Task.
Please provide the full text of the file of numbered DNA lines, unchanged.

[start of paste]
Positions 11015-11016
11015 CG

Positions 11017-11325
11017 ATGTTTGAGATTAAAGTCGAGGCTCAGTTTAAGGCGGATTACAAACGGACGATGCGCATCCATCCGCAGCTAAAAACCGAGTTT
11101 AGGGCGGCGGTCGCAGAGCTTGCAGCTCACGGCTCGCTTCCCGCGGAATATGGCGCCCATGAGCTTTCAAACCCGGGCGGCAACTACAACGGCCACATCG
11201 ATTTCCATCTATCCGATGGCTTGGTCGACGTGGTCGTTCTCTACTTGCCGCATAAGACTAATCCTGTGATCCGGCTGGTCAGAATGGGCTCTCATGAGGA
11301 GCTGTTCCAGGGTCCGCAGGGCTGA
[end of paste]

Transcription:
Positions 11015-11016
11015 CG

Positions 11017-11325
11017 ATGTTTGAGATTAAAGTCGAGGCTCAGTTTAAGGCGGATTACAAACGGACGATGCGCATCCATCCGCAGCTAAAAACCGAGTTT
11101 AGGGCGGCGGTCGCAGAGCTTGCAGCTCACGGCTCGCTTCCCGCGGAATATGGCGCCCATGAGCTTTCAAACCCGGGCGGCAACTACAACGGCCACATCG
11201 ATTTCCATCTATCCGATGGCTTGGTCGACGTGGTCGTTCTCTACTTGCCGCATAAGACTAATCCTGTGATCCGGCTGGTCAGAATGGGCTCTCATGAGGA
11301 GCTGTTCCAGGGTCCGCAGGGCTGA